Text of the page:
6. So Labour had 6 years to set up a government office to review dodgy convictions but they didn’t, despite quite a few being maori. National had 9 years. Conclusion, it ain’t gonna happen.

  7. Like your thoughts here Jackie, agree wholeheartedly but once the inquiry has been completed what do you think these 3 clowns we have trying to form a government will do about it?

    Lets be honest here, Mark Muppet Mitchell will probably end up as the Minister of Police and being an ex cop himself I would suggest any findings will be hush hush swept under the carpet “cant make the boys in blue look bad”

    Not one of the so called “elected” parties campaigned on any of these kinds of issues, real issues like corruption and crime at the highest levels, and we all know its going on?

    I am amazed how openly you write and speak your truth, seemingly not scared of politicians, so what is the next move to try and open up the mess we call our police?

    With the three musketeers, Luxon, Peters and Seymour we are already sinking and the bloody ship hasn’t even left the dock yet!

    • Thanks for your comments.
      So what will National, Act or NZ First do about an Inquiry? Probably Nothing but my job here is to push for an Inquiry and follow it through and get it publicly released unlike the inquiry into the protest that was redacted so much that it may as well have not been written.
      In relation to Mark Mitchell, our position is that the minister of police should in no way be connected to policing. Qualified yes but totally independent and this is something we will not back away from.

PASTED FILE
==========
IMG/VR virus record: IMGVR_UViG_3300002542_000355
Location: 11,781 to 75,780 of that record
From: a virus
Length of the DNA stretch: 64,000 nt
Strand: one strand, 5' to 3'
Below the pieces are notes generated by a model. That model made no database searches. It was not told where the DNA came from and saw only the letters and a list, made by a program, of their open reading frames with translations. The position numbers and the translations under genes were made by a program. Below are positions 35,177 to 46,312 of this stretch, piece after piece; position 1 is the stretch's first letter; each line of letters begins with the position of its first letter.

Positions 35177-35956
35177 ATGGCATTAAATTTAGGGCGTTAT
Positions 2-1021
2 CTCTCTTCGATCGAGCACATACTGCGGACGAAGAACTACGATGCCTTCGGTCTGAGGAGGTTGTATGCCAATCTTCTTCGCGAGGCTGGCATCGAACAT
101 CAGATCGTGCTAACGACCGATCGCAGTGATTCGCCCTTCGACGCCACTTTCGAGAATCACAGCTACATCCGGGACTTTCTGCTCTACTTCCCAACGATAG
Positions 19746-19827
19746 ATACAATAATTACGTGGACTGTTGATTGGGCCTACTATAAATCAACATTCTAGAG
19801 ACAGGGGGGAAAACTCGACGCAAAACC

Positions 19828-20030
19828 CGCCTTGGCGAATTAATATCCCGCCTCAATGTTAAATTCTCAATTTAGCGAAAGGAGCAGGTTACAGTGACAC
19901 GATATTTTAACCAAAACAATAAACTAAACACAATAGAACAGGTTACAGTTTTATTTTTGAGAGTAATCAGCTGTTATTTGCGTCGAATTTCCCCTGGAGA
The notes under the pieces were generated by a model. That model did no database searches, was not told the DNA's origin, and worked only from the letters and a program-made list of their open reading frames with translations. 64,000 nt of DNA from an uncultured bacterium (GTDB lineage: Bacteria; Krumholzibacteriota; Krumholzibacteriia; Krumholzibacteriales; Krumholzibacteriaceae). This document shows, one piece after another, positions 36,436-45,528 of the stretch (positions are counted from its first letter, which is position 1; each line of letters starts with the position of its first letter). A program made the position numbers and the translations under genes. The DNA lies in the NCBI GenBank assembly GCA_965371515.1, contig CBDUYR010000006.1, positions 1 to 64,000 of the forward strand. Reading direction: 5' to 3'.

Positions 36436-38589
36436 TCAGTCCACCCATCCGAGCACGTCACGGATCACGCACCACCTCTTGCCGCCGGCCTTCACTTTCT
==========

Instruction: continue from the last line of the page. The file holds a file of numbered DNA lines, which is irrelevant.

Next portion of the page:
I feel that the word corruption is a terrible word in politics in New Zealand, where a lot of politicians say “oh never in our country, its not possible’ where both you and I know that it is rife, as has been shown in the case of Allan Hall. SJA will bring it to the countries attention with clear evidence and we will not back off until something is done and people are held to account.
      The police need pulling into line and we will start by getting the IPCA turned into an independent authority that no ex-police can be part of, headed by a suitably qualified person from another country. Independence is so important.
      Thanks again, keep watching because SJA has just started.

  8. There is currently a three part documentary on Prime, called “death on the beach”, set in Thailand.
    In which Thai police, on the island of Ko Tao, implicate 2 Burmese in the 2014 murder of a British couple. The Burmese are beaten in police custody and sign confession documents written in a language they can’t read, and are told by police that they will only do a few years in gaol, but actually face execution, and the initial evidence was a footprint (not a fingerprint) in the sand, that should have been washed away by the tide.
    ( (
    This has some similarity to well known false imprisonment cases in NZ. It seems that when Police are investigating a serious crime, they initially suspect anyone and everything, and then narrow their focus as they get more information. But if there’s no obvious suspect, then they may look at less obvious suspects, who don’t have a handy alibi, who happen to be in the wrong place at the wrong time, or in the eyes of police just “look the part”. So if a serious crime happens in your location, you better hope that you don’t, look the part. This confirmation bias, actually helps the real murderer then get off the hook. I bet I could solve tons of cases, if I just pinned it on anyone who looked the part. And targeting persons to take the rap, because they appear different or outlyers in society, is earily similar to the targetting used by serial killers, such as Dharmer. Obviously detectives shown doing this should be assigned elsewhere, and police should always be open to new information that comes to light, and hiding important evidence from the court should be a crime, if isn’t already. But you get the feeling, that if police are prepared to hide important evidence in the first place, would they really be open to new exculpatory evidence?
    Also, Mp’s should never be allowed to directly coerce police decision making. The mutterings of Mitchell about replacing the police commissioner, must immediately preclude him from that portfolio.